Norris, P., & Inglehart, R. (2013). Gendering social capital. In B. O’Neill & E. Gidengil (Eds.), Gender and social capital (pp. 73–98). London: Routledge.
Office for National Statistics. (2013). An overview of sexual offending in England and Wales. Ministry of Justice, Home Office & the Office for National Statistics. London: Home Office.
Orton-Johnson, K., & Prior, N. (Eds.). (2013). Digital sociology: Critical perspectives. Basingstoke, UK: Palgrave Macmillan.
Pinch, T. J., & Bijker, W. E. (1984). The social construction of facts and artefacts: Or how the sociology of science and the sociology of technology might benefit each other. Social Studies of Science, 14(3), 399–441.
Powell, A. (2009). New technologies, unauthorised visual images and sexual assault. ACSSA Aware, 23, 6–12.
Powell, A. (2010a). Configuring consent: Emerging technologies, unauthorised sexual images and sexual assault. Australian and New Zealand Journal of Criminology, 43(1), 76–90.
Powell, A. (2010b). Sex, power and consent: Youth culture and the unwritten rules. Melbourne, Australia: Cambridge University Press.
Powell, A. (2015a). Seeking rape justice: Formal and informal responses to sexual violence through technosocial counter-publics. Theoretical Criminology, 19(4), 571–588.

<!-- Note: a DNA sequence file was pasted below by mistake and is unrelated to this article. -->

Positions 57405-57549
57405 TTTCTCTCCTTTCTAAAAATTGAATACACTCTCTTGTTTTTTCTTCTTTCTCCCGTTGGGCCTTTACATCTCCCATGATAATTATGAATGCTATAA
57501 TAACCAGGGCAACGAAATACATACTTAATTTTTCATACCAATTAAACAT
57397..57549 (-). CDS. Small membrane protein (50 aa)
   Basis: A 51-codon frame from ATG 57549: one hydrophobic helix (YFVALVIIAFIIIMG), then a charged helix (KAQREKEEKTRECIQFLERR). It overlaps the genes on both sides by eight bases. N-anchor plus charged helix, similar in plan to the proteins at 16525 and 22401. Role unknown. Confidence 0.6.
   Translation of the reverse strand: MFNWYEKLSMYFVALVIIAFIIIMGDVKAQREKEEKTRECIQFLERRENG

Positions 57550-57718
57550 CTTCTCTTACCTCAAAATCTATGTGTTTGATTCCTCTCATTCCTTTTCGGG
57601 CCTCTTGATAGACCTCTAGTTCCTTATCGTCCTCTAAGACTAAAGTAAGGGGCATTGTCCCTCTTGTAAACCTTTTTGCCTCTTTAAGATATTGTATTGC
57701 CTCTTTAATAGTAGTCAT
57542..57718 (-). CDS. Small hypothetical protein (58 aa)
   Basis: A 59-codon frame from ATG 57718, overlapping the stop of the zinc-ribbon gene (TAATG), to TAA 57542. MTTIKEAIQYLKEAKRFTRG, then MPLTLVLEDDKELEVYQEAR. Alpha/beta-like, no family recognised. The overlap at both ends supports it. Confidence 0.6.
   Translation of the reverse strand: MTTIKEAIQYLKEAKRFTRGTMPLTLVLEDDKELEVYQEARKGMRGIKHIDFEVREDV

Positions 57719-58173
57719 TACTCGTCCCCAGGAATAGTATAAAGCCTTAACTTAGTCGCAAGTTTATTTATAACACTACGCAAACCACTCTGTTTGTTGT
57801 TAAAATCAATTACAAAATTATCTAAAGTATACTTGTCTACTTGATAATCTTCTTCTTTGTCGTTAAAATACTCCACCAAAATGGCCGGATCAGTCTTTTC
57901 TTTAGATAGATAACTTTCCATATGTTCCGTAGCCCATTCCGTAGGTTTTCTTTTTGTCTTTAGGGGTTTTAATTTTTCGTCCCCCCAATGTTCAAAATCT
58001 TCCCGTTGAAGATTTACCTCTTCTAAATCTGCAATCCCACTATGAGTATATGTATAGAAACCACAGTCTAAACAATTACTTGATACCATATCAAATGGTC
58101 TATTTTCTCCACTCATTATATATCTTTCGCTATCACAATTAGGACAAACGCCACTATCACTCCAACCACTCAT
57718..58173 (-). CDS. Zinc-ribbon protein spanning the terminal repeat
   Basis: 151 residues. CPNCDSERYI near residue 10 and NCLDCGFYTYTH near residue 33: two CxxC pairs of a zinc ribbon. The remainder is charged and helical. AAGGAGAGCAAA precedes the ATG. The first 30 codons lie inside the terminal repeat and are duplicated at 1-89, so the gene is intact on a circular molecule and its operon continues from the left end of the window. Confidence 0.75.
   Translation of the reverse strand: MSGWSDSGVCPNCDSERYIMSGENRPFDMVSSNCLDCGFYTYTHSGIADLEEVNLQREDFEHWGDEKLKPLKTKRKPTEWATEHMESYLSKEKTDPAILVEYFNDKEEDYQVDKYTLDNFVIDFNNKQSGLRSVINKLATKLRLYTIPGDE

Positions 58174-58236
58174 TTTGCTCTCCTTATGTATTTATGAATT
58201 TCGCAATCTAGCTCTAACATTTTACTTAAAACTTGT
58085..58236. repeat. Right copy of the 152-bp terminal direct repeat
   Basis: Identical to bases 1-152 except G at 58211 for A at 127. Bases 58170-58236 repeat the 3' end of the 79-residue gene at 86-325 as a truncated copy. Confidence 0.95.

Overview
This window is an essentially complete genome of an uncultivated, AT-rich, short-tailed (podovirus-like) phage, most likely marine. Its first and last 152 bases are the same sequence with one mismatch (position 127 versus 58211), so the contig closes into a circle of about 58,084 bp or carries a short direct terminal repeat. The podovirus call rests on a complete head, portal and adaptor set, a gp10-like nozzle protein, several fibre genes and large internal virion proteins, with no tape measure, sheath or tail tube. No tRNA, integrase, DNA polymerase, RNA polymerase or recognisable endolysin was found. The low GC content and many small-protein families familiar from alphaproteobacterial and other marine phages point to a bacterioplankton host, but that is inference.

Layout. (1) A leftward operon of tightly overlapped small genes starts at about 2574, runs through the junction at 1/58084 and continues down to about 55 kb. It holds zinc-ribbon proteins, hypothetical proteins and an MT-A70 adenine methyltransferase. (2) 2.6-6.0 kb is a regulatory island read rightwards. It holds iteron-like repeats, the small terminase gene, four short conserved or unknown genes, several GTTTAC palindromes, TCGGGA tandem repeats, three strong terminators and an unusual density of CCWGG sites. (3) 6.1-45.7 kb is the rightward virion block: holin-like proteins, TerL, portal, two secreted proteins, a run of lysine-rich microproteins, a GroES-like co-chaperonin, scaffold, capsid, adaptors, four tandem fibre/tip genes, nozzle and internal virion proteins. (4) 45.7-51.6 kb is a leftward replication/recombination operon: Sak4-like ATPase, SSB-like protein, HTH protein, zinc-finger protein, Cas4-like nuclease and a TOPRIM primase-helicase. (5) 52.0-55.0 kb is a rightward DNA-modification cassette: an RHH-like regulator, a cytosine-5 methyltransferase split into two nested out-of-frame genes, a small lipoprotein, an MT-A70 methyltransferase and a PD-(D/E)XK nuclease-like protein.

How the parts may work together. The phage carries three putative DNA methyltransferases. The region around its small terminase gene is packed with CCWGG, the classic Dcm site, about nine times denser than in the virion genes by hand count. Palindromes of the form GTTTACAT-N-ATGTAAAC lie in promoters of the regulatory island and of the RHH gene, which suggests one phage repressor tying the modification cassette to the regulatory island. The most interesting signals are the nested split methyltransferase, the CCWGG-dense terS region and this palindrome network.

Powell, A. (2015b). Seeking informal justice online. In A. Powell, N. Henry, & A. Flynn (Eds.), Rape justice: Beyond the criminal law (pp. 218–237). Basingstoke, UK: Palgrave Macmillan.
Powell, A., & Henry, N. (2014). Blurred lines? Responding to ‘sexting’ and gender-based violence among young people. Children Australia, 39(2), 119–124.
Powell, A., & Henry, N. (2016a). Policing technology-facilitated sexual violence against adult victims: Police and service sector perspectives. Policing & Society. doi:10.1080/10439463.2016.1154964.
Powell, A., & Henry, N. (2016b). Technology-facilitated sexual violence victimization: Results from an online survey of Australian adults. Journal of Interpersonal Violence. doi:10.1177/0886260516672055.
Powell, A., & Henry, N. (2017). Sexual violence and harassment in the digital era. In A. Deckert & R. Sarre (Eds.), The Australian and New Zealand handbook of criminology, crime and justice. Basingstoke, UK: Palgrave Macmillan.
Ragnedda, M., & Muschert, G. W. (2013). The digital divide: The Internet and social inequality in international perspective. London: Routledge.